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State Capital Gains Tax Rates

Need to figure out your capital gains rate? It’s worth noting that while many states do levy state-level capital gains taxes, they don’t all follow the federal system. Moreover, the approach varies from one state to another.

This means that depending on where you reside, you might have a different set of calculations to perform. So, when considering your capital gains rate, it’s essential to factor in both federal and state-level taxes. Additionally, researching your specific state’s methodology will ensure that you get an accurate understanding of what you owe. Always consider consulting a tax professional if you find the process overwhelming or need clarity on the specifics for your state.

-- Click or touch a state name for more information. --

Understanding Capital Gains Basics

Capital gains are broadly categorized into two: short-term and long-term. When you hold onto an asset for less than a year before selling it, it’s deemed short-term and often gets taxed akin to regular income.

On the flip side, assets sold after holding for a longer duration fall under the long-term capital gains tax umbrella. Federal tax rates for these are 0%, 15%, or 20%, influenced by one’s filing status and taxable income. Additionally, states have their own tax stipulations for capital gains, each with its unique approach.

States Without Capital Gains Taxes

For those with substantial assets, relocating to the following states might be financially advantageous: Alaska, Florida, Nevada, New Hampshire, South Dakota, Tennessee, Texas, Washington, and Wyoming. In these locales, only the Federal Capital Gains are applicable, typically proving to be less than the standard income tax rate.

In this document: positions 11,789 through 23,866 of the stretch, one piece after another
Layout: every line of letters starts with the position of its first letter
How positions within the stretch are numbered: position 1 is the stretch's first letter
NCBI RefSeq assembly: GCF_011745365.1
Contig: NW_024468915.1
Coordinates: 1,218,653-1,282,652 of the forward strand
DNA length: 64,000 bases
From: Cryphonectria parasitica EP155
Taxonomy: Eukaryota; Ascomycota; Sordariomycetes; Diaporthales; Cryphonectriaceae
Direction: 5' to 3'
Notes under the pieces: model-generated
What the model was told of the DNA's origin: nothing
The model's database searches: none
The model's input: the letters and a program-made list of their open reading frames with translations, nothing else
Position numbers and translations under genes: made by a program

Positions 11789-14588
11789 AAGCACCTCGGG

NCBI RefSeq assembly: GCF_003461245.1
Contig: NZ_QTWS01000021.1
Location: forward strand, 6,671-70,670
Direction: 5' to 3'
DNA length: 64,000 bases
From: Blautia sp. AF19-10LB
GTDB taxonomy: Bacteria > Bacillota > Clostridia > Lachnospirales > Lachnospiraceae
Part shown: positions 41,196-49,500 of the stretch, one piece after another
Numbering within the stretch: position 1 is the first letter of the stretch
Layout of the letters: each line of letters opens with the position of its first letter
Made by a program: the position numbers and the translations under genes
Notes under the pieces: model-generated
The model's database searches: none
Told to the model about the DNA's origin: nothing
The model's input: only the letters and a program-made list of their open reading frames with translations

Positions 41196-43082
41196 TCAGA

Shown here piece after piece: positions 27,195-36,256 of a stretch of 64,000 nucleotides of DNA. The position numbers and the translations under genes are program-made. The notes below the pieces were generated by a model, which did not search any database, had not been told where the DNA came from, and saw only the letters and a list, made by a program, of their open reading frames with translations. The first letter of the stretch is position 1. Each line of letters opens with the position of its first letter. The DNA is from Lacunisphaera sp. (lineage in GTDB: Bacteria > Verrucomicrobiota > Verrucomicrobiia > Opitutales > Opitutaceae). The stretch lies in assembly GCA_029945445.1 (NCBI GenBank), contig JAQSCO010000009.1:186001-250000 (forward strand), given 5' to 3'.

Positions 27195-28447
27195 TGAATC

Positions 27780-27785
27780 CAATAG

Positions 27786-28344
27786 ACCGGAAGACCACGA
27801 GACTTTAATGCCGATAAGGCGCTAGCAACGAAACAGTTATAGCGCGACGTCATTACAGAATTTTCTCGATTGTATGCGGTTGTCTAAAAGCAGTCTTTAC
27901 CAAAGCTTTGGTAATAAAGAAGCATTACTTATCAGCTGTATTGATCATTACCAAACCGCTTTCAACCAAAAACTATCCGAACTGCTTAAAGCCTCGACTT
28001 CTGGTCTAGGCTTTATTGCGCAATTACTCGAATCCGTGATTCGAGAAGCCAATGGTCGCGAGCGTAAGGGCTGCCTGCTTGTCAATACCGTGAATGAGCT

Nine States with Favorable Capital Gains Rates

Beyond the states with zero capital gains taxes, there’s a cluster of states that levy a rate somewhere between zero and the regular income rate. These include Arizona, Arkansas, Hawaii, Montana, New Mexico, North Dakota, South Carolina, Vermont, and Wisconsin. They manage to offer reduced rates either by:

  1. Permitting taxpayers to exclude certain portions or the entirety of their gains from taxable income.
  2. Imposing a tax rate that’s lower than the typical income rate.

State-Specific Benefits for Local Businesses

A few states, like Colorado, Idaho, Louisiana, and Oklahoma, offer appealing capital gains breaks for investments made in local businesses. Meanwhile, Wisconsin and Iowa extend such benefits to niche sectors, such as agriculture.

States with Steeper Capital Gains Taxes

Contrastingly, some states have notably high capital gains taxes. Leading this pack is California with a rate of 13.30%. This is notably more than the next two contenders, New Jersey and Washington D.C., both of which stand at 10.75%.

Additional Notes on Capital Gain Rates

  • The information provided does not factor in taxes from depreciation recapture.
  • States like AK, FL, NV, NH, SD, TN, TX, and WY don’t levy a state capital gains tax.
  • States including AL, AR, DE, HI, IN, IA, KY, MD, MO, MT, NJ, NM, NY, ND, OR, OH, PA, SC, and WI either let individuals deduct federal taxes from state taxable income, charge local income taxes, or have unique tax treatment for capital gains income.
  • For incomes surpassing $1 million, California adds an extra 1% tax, leading to a peak rate of 13.3%.
  • In Massachusetts, short-term capital gains are charged at a 12% rate, with an added 4% tax for incomes over $1 million.
  • Should revenue targets be reached by April 1st, Louisiana might decrease its tax rates.
  • This content is meant solely for educational and general knowledge. While we trust our sources to be dependable, we cannot guarantee complete accuracy. It shouldn’t serve as the main foundation for investment decisions.
  • 1031 Exchange Place does not provide legal or tax recommendations. Seek advice from a qualified expert for your personal situation.